Long-term culture of human pancreatic slices reveals the regeneration of insulin-producing cells in real time
Scientists from the Diabetes Research Institute (DRI) at the University of Miami Miller School of Medicine have developed a method allowing for the long-term culture of pancreatic slices to study the regeneration of the human pancreas in real time. The results, published today in the journal of Nature Communications, demonstrate for the first time that extended cultures of near-intact human pancreatic tissue retain the ability of the live organ to replenish insulin-producing beta cells. The use of this system as a model to study pancreatic regeneration could have important therapeutic implications for the treatment of diabetes.
Pancreatic slices are very thin live sections of the organ that preserve the cellular architecture and cell-to-cell interactions of the native organ. The generation of slices from human donors was first accomplished at the DRI in the context of an initiative sponsored by the Network for Pancreatic Donors with Diabetes (nPOD). However, slices are fragile and usually disintegrate in culture very quickly due to self-digestion and lack of sufficient oxygenation. Such rapid deterioration was incompatible with the study of the regeneration of insulin-producing beta cells, which are destroyed by autoimmunity in type 1 diabetes. However, DRI scientists circumvented this problem by placing the slices on a culture device that enhances the oxygenation of the tissue. This led to the extended survival and biological function of the slices for many days.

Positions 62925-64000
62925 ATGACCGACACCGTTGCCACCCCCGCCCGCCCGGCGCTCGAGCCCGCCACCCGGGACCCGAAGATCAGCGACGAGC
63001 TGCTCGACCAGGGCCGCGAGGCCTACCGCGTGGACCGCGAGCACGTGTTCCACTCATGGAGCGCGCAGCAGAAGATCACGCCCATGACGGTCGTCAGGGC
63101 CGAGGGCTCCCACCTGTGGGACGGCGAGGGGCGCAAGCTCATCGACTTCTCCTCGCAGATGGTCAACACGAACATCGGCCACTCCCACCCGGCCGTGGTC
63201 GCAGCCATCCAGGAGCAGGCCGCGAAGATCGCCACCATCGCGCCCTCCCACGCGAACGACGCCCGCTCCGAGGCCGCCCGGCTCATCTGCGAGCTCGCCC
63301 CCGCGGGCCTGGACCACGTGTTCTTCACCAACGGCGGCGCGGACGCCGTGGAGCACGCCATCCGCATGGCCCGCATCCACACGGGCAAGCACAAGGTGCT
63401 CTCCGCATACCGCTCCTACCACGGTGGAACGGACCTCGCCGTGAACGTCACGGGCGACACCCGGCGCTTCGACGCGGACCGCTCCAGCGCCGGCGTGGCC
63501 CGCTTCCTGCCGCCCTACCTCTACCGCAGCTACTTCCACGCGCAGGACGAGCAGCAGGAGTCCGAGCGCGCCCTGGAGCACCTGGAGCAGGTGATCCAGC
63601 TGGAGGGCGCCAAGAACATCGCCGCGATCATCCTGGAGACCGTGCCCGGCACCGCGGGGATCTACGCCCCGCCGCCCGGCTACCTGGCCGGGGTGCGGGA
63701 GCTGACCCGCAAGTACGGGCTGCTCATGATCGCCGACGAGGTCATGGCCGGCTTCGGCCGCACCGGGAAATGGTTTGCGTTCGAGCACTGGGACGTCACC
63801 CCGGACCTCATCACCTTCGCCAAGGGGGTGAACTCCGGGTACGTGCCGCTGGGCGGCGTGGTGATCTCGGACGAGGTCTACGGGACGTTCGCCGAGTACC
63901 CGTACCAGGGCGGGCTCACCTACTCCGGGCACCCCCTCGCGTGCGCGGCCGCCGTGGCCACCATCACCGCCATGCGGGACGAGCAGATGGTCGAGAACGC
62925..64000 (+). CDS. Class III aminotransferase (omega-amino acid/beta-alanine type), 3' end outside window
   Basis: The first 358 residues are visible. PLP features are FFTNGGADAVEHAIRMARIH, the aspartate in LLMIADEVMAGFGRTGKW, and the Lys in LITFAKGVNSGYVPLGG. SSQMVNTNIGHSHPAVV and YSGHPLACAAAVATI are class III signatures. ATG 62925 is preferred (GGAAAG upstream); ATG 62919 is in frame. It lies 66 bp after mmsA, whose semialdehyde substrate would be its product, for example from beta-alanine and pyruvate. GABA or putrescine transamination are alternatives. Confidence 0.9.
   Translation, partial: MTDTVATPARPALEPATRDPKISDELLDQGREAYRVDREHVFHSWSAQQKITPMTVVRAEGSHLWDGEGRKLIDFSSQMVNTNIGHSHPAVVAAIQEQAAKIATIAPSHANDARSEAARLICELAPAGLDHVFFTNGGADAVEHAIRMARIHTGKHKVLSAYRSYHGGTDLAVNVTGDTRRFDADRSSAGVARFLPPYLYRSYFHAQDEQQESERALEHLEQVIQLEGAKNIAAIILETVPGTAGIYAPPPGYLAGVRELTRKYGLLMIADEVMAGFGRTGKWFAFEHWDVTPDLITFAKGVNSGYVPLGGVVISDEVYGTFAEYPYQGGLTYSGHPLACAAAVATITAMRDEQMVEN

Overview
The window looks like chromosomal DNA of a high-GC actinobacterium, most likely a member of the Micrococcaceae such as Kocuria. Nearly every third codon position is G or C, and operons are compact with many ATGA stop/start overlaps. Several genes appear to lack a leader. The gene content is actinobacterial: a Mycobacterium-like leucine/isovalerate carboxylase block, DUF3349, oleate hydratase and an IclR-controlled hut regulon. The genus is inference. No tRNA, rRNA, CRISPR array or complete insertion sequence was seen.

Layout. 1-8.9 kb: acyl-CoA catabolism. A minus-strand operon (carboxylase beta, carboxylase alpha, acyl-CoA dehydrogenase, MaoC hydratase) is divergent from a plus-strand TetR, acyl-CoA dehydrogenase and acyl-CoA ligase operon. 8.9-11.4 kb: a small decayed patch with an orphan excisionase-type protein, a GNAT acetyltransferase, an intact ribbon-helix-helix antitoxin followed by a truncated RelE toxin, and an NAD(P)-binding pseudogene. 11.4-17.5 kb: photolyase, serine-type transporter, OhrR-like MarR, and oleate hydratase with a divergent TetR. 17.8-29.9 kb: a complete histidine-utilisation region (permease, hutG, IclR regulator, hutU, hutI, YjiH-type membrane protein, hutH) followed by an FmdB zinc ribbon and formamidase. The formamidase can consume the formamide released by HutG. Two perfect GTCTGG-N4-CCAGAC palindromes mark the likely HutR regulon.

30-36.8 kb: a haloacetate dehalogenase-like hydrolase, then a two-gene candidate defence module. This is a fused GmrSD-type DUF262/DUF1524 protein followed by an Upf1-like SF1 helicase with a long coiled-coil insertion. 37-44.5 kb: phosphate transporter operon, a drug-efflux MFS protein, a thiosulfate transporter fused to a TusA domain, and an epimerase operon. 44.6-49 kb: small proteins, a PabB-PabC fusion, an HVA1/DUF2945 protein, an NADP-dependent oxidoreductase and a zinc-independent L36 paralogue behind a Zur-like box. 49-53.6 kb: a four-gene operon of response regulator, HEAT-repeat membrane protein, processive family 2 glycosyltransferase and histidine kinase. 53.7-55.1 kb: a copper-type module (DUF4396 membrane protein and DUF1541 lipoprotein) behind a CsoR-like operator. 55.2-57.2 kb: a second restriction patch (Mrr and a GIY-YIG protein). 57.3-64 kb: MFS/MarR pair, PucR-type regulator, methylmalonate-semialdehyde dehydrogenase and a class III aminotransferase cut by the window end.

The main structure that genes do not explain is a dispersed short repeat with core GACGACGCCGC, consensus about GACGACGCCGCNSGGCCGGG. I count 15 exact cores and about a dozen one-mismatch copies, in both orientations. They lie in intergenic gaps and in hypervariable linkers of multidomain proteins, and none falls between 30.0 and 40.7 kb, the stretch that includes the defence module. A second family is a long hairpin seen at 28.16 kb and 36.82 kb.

"The ability to keep human pancreatic slices alive for nearly two weeks is a technical breakthrough that allows us to witness the regeneration of beta cells in a human model that strongly resembles the real pancreas," said Dr. Juan Domínguez-Bendala, Director of Stem Cell Development for Translational Research and Research Associate Professor of Surgery at the Diabetes Research Institute, University of Miami Miller School of Medicine, and principal investigator of this work. "We now have a window into the native human organ that simply wasn't possible prior to this study."
The DRI's research on regeneration focused on a population of stem-like progenitor cells that had been previously characterized by this team in the human pancreas—a pool of cells that remains intact even in patients with long-standing type 1 diabetes. These cells were shown to respond to a natural growth factor, BMP-7, by proliferating and subsequently giving rise to insulin-producing beta cells.
"Extending the life of these slices in culture was key to observe beta cell regeneration in real time following the addition of BMP-7, even in slices obtained from diabetic donors. This gives us hope that we may be able to apply this approach to living patients one day," said Ricardo Pastori, Ph.D., Research Professor of Medicine, Immunology, and Microbiology and the Director of the Molecular Biology Laboratory at the Diabetes Research Institute, University of Miami Miller School of Medicine and co-principal investigator of this study.
The findings and system utilized here will continue to impact future studies of the human pancreas. Considering that preclinical work in animals often translates poorly to humans, this in vitro model of the human pancreas could be used to screen for additional regenerative agents with an unparalleled degree of accuracy when it comes to predicting responses in patients. This could lead to a faster and more certain path to clinical trials for type 1 and type 2 diabetes.